Boyle’s law or Mariotte’s law states that pressure of an ideal gas is inversely proportional to volume under conditions of constant mass and temperature. When the gas volume increases, pressure decreases. When the volume decreases, pressure increases. Boyle’s law takes its name from chemist and physicist Robert Boyle, who published the law in 1862.
Boyle’s law states that the absolute pressure of an ideal gas is inversely proportional to its volume under conditions of constant mass and temperature.
Boyle’s Law Formula
There are three common formulas for Boyle’s law:
P ∝ 1/V
PV = k
P1V1 = P2V2
P is absolute pressure, V is volume, and k is a constant.
Graphing Boyle’s Law
The graph of volume versus pressure has a characteristic downward curved shape that shows the inverse relationship between pressure and volume. Boyle used the graph of experimental data to establish the relationship between the two variables.
Richard Towneley and Henry Power described the relationship between the pressure and volume of a gas in the 17th century. Robert Boyle experimentally confirmed their results using a device constructed by his assistant, Robert Hooke. The apparatus consisted of a closed J-shaped tube. Boyle poured mercury into the tube, decreasing the air volume and increasing its pressure. He used different amounts of mercury, recording air pressure and volume measurements, and graphed the data. Boyle published his results in 1662. Sometimes the gas law is called the Boyle-Mariotte law or Mariotte’s law because French physicist Edme Mariotte independently discovered the law in 1670.
Examples of Boyle’s Law in Everyday Life
There are examples of Boyle’s law in everyday life:
- The bends: A diver ascends to the water surface slowly to avoid the bends. As a diver rises to the surface, the pressure from the water decreases, which increases the volume of gases in the blood and joints. Ascending too quickly allows these gases to form bubbles, blocking blood flow and damaging joints and even teeth.
- Air bubbles: Similarly, air bubbles expand as they rise up a column of water. If you have a tall glass, you can watch bubble expand in volume as pressure decreases. One theory about why ships disappear in the Bermuda Triangle relates to Boyle’s law. Gases released from the seafloor rise and expand so much that they essentially become a gigantic bubble by the time they reach the surface. Small boats fall into the bubbles and are engulfed by the sea.
- Deep-sea fish: Deep-sea fish die if you bring them up to the surface. As outside pressure drops, the volume of gas within their swim bladder increases. Essentially, the fish blow up or pop.
- Syringe: Depressing the plunger on a sealed syringe decreases the air volume inside it and increases its pressure. Similarly, if you have a syringe containing a small amount of water and pull back on the plunger, the volume of air increases, but it’s pressure decreases. The pressure drop is enough to boil the water within the syringe at room temperature.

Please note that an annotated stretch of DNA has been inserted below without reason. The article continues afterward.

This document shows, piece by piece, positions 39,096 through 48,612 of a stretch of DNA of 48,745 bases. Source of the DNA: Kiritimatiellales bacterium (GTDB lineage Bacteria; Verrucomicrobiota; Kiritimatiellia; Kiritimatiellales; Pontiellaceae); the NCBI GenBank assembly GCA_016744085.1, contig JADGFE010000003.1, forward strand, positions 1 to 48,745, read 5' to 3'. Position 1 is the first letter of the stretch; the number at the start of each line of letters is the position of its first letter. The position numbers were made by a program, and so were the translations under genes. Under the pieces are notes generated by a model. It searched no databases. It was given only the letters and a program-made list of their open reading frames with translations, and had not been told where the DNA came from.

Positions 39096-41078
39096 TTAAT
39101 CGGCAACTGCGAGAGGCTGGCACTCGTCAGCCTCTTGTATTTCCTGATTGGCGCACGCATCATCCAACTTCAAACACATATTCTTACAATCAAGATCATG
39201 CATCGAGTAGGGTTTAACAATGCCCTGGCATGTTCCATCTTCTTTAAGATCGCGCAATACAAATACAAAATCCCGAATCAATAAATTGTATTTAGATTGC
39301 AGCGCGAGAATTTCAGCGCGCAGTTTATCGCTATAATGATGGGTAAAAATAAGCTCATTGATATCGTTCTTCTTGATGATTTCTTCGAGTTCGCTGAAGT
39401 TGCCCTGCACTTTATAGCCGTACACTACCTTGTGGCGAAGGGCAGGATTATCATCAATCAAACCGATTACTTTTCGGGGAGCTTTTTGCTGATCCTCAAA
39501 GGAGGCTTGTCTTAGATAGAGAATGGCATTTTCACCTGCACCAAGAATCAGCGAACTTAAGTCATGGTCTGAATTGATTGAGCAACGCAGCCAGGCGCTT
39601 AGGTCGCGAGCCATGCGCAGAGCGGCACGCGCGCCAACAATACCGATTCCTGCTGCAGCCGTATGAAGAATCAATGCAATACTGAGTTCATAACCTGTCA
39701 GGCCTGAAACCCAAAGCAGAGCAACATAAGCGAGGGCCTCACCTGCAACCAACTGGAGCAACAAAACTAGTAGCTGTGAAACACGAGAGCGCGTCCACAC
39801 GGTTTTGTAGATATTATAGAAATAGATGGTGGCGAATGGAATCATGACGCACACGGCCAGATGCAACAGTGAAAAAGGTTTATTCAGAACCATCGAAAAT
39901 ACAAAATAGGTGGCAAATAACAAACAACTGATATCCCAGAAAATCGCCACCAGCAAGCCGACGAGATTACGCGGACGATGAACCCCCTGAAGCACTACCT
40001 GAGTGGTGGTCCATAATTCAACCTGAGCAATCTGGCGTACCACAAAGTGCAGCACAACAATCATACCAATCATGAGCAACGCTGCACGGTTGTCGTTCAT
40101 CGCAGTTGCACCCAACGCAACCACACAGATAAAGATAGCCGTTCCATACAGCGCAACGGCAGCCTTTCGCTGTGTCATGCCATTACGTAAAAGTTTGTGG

- Breathing: The diaphragm expands the volume of the lungs, causing a pressure drop that allows outside air to rush into the lungs (inhalation). Relaxing the diaphragm reduces the volume of the lungs, increasing the gas pressure within them. Exhaling occurs naturally to equalize pressure.
Boyle’s Law Example Problem
For example, calculate the final volume of a balloon if it has a volume of 2.0 L and pressure of 2 atmospheres and the pressure is reduced to 1 atmosphere. Assume temperature remains constant.
P1V1 = P2V2
(2 atm)(2.0 L) = (1 atm)V2
V2 = (2 atm)(2.0 L)/(1 atm)
V2 = 4.0 L
It’s a good idea to check your work to make sure the answer makes sense. In this example, the balloon pressure decreased by a factor of two (halved). The volume increased and doubled. This is what you expect from an inverse proportion relationship.
Most of the time, homework and test questions require reasoning rather than math. For example, if volume increases by a factor of 10, what happens to pressure? You know increasing volume decreases pressure by the same amount. Pressure decreases by a factor of 10.
See another Boyle’s law example problem.
- Fullick, P. (1994). Physics. Heinemann. ISBN 978-0-435-57078-1.
- Holton, Gerald James (2001). Physics, The Human Adventure: From Copernicus to Einstein and Beyond. Rutgers University Press. ISBN 978-0-8135-2908-0.
- Tortora, Gerald J.; Dickinson, Bryan (2006). ‘Pulmonary Ventilation’ in Principles of Anatomy and Physiology (11th ed.). Hoboken: John Wiley & Sons, Inc. pp. 863–867.
- Walsh, C.; Stride, E.; Cheema, U.; Ovenden, N. (2017). “A combined three-dimensional in vitro–in silico approach to modelling bubble dynamics in decompression sickness.” Journal of the Royal Society Interface. 14(137). doi:10.1098/rsif.2017.0653
- Webster, Charles (1965). “The discovery of Boyle’s law, and the concept of the elasticity of air in seventeenth century”. Archive for the History of Exact Sciences. 2(6) : 441–502.